Numerous reports in the literature discuss blood conservation and bloodless treatment alternatives.14-18 The approaches commonly involve addressing the source of anemia, minimizing blood draws, maximizing oxygen delivery, and reducing oxygen demand.14-18 Medications that aid hematopoiesis, such as erythropoietin, folate, and vitamin B12, may be initiated. If the patient is coagulopathic, then FFP, coagulation factor VIIa, and amino-caproic acid can be used in addition to oral or intravenous vitamin K.14-18 Although not available at the time of the present case, the US Food and Drug Administration has recently approved the use of prothrombin complex concentrates such as Kcentra and Beriplex for reversal of oral anticoagulants with vitamin K—dependent coagulation factors.18 However, these products, as well as anti-inhibitor coagulant complexes, contain human plasma and would need to be discussed with any Jehovah's Witness patient before initiation of treatment. With the advent of newer pharmacologic agents and medical devices, the lines have blurred for what constitutes as acceptable blood treatment options for Jehovah's Witness patients. Autotransfusion and blood subproducts such as FFP, cryoprecipitate, clotting factors, and albumin are considered by the Watch Tower Bible and Tract Society of Pennsylvania, the governing body of the Jehovah's Witnesses, to be the personal choice of each individual to receive or refuse.19 Individuals decide for themselves whether or not these products are in accordance with their religious beliefs.14-18 A dual approach with health care providers and a Jehovah's Witness Hospital Liaison Committee member can provide the patient with both the scientific and religious information needed to make an informed treatment decision.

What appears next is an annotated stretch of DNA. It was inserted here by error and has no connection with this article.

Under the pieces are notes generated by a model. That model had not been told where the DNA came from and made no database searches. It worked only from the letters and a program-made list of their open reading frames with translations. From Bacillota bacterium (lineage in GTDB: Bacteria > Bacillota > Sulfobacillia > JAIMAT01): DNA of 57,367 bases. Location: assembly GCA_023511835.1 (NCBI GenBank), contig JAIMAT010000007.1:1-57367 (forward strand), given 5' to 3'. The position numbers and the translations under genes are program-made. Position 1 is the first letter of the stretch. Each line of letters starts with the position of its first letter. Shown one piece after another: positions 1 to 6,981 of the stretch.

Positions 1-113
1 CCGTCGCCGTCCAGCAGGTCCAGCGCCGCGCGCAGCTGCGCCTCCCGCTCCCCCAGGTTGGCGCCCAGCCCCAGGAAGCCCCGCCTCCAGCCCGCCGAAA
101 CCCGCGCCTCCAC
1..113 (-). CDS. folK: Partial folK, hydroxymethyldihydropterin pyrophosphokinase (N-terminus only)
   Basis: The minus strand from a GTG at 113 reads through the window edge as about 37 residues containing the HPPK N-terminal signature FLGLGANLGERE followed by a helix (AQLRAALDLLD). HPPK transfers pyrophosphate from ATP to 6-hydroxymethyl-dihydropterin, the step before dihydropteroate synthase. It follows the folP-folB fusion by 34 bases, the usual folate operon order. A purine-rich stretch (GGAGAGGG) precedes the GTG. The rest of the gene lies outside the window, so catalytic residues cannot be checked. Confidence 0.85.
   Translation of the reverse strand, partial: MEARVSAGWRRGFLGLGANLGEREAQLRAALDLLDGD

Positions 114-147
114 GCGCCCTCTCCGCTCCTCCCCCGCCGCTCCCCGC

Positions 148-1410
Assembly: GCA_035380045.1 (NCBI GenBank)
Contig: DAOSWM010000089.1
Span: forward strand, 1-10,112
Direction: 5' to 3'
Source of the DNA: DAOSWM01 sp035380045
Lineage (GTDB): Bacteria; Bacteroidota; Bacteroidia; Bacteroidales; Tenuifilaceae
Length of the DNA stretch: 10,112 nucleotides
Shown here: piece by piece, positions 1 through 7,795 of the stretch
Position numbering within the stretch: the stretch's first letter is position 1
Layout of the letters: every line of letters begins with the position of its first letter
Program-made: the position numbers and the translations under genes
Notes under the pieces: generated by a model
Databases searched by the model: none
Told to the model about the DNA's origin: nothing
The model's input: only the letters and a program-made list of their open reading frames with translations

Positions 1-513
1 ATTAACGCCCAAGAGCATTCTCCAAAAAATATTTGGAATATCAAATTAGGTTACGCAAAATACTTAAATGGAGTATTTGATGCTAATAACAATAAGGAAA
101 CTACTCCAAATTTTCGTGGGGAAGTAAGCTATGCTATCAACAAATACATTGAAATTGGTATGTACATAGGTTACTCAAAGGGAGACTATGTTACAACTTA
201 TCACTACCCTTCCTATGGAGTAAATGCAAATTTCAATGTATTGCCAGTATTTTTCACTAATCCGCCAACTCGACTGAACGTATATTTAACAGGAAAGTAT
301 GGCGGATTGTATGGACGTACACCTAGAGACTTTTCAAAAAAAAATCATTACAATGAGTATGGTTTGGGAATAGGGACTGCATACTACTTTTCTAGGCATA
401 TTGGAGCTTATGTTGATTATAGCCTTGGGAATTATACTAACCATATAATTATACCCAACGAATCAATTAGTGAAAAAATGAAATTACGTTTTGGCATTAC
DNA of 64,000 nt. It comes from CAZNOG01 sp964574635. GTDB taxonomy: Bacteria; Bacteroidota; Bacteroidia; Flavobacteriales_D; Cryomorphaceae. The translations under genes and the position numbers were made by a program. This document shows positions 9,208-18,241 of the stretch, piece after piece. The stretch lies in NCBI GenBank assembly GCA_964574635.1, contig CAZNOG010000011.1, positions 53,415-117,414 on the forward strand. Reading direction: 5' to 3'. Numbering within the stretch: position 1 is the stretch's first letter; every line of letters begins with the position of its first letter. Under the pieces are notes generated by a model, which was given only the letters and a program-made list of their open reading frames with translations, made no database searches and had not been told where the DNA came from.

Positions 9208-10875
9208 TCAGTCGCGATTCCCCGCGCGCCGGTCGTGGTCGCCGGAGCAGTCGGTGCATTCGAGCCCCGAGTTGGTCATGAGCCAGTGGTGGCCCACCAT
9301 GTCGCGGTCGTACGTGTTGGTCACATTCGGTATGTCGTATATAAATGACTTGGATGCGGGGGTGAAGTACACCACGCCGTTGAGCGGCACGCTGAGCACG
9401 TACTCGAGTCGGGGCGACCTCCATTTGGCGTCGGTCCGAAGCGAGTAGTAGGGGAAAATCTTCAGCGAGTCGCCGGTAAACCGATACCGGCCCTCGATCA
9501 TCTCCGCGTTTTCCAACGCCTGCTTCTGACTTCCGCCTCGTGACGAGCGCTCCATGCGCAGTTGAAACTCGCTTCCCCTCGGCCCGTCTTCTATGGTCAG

Our patient's neurologically intact survival is extremely rare. Carson et al1 found a 100% mortality rate in patients with a postoperative hemoglobin level of 1 to 2 g/dL and a 54% mortality rate in patients with postoperative hemoglobin level of 2 to 3 g/dL.1 Our patient's hemoglobin level was 2.7 g/dL preoperatively and 1.8 g/dL postoperatively, which, to our knowledge, is the lowest documented hemoglobin level in a patient who survived without a blood transfusion.8 The lowest hemoglobin level documented in a patient who survived with a blood transfusion was 0.7 g/dL, which was observed in a patient with a rare blood type who experienced bleeding from an injured axillary artery and who was treated with intravenous fluids until blood arrived.5